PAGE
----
The sweetest little thing happened on Saturday, and I missed it. I was off to get myself some tops, and was in and out of the trial room in a store, trying them on. While the SG ran about the store, with his father following him around. After we got home that evening, the BG tells me, there was a mannequin in the store with a bag on its shoulder, the kind I carry when I take the SG to the park. The small canvas one, which is usually worn across and holds the basics. So the little guy reaches out to the mannequin, opens the bag and pretends to pull out something, then holds it to his ears, talks, says bye and put the phone back in the bag. My little baby, is that how much you notice, and know? You have learned to play with pretend toys, and things. You are growing up so much, so soon, and I am loving every bit of being your mother, just as long as your pretend cooking, which involves spilling all the bottles of water available on the carpet stays at bay. Oh! and just yesterday he saw the newspaper, with a photo of sliced mangoes, and enthusiastically barged on to pretend eating them.
Wednesday, July 22, 2009
I remember reading a poem/story in school about a man getting caught in a storm in the woods, in a cold winter night. He finds shelter in a cave, where there is also a huge bear seeking refuge from the storm. The two spend the night hugging each other for warmth and comfort, safe in the knowledge they needed each other for survival. A fierce beast living in harmony with man.
An even more amazing story is of lioness Kalmuniak in central Kenya's Samburu Forest Reserve. She could not have babies of her own, but her maternal instinct was as strong as any other's. Quoting from the article
In Biology, we know that there exist the thing called food chain. It could be like this: soil nutrients consumed by grass, grass consumed by deer, deer consumed by lion, lion die consumed by microorganism into soil nutrients, and so on. The food pyramid draws on who eat who and who get eaten by who. This means, an oryx, a kind of horned deer living in Africa, is a food to wolves, leopard, lion or other predators.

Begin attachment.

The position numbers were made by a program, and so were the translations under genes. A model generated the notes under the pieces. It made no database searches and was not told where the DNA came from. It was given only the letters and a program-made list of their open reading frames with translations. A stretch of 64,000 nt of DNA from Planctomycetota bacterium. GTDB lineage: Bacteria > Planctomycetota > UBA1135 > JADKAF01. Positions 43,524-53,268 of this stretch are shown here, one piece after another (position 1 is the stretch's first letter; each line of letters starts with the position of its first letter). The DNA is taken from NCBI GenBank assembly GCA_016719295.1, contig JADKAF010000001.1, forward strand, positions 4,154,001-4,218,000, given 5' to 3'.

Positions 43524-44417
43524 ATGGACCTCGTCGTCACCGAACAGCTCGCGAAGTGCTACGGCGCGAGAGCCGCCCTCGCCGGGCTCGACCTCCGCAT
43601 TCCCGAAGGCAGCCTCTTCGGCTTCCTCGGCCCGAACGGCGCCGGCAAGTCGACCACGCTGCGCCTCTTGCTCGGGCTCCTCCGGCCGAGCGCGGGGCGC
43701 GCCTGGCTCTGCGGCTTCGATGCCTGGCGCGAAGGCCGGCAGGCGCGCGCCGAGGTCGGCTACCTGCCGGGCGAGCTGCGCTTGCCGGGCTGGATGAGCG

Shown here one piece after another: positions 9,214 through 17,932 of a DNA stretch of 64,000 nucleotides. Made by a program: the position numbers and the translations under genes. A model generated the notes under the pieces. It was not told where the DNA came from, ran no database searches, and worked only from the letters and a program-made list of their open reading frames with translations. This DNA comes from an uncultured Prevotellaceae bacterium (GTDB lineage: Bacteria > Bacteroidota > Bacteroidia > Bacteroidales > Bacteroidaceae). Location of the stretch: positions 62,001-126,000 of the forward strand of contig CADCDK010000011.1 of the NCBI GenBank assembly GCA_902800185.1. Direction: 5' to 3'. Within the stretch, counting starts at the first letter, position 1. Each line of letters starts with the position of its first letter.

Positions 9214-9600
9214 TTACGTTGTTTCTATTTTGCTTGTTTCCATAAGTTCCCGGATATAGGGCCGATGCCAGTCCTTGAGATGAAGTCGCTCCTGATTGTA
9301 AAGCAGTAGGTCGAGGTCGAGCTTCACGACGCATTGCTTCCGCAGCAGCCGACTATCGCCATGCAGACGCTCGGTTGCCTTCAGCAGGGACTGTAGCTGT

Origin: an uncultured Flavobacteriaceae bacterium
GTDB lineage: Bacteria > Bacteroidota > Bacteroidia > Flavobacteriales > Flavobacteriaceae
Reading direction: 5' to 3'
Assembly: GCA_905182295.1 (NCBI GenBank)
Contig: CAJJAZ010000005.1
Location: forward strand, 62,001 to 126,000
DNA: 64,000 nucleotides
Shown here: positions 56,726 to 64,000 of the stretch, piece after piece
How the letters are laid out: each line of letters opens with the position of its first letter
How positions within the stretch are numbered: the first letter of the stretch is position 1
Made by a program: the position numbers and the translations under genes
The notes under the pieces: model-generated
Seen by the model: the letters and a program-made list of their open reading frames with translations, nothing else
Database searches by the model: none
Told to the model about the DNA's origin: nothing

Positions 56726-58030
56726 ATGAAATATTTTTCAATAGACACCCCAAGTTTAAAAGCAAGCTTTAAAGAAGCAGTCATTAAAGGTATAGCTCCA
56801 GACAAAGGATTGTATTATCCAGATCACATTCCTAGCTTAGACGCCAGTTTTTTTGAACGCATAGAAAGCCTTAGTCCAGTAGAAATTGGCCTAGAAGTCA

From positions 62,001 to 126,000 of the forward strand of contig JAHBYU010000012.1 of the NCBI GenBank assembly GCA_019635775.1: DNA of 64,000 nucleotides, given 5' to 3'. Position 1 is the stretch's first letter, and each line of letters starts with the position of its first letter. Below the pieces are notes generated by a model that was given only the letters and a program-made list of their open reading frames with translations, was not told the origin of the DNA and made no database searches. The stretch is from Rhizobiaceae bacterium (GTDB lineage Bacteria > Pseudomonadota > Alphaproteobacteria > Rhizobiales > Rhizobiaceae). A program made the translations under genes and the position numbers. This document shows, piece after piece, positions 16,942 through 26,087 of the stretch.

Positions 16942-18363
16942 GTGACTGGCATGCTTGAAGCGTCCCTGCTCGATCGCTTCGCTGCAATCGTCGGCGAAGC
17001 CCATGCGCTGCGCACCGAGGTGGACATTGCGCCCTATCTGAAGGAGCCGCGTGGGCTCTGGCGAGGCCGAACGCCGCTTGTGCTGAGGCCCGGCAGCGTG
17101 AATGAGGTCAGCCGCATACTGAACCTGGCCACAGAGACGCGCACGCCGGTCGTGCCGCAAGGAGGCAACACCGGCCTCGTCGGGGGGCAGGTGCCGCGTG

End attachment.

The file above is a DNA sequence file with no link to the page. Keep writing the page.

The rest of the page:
However, as what was reported in BBC 7 January 2002, A lioness in central Kenya has baffled wildlife experts by adopting a baby oryx. Reports say the full-grown lioness came across the oryx two weeks ago in the Samburu Game Reserve, scaring off its mother. Instead of then attacking the defenceless calf, the lioness adopted the baby, protecting it from other predators, including a leopard.
The local witnesses stated that every evening the lioness and the baby oryx would rest together. The lioness would curl up her body to the side of the oryx. The lioness even allowed the real oryx mother to come playing with the baby oryx, giving the baby milk. When the baby gets full, the lioness would then chase away the mother to go.
That also means extra work for the lioness, for she has to protect the baby oryx. In any way, the oryx do rise the appetite of her predator relatives, many other lions would love to meal on the oryx.
I had seen the entire documentary on this on Nat Geo, and it was unbelievable. Kalmuniak, could not go and hunt for herself, because that would leave the calf vulnerable. Eventually she got too weak to move, and it was then that a lion hunted down the oryx. She was too weak to protect it any longer. Even after the death of this oryx, she is reported to have mothered the young ones of other species.
(Text - Sitting in a 3.8 metre sea kayak and watching a four metre great white approach you is a fairly tense experience)
Monday, July 20, 2009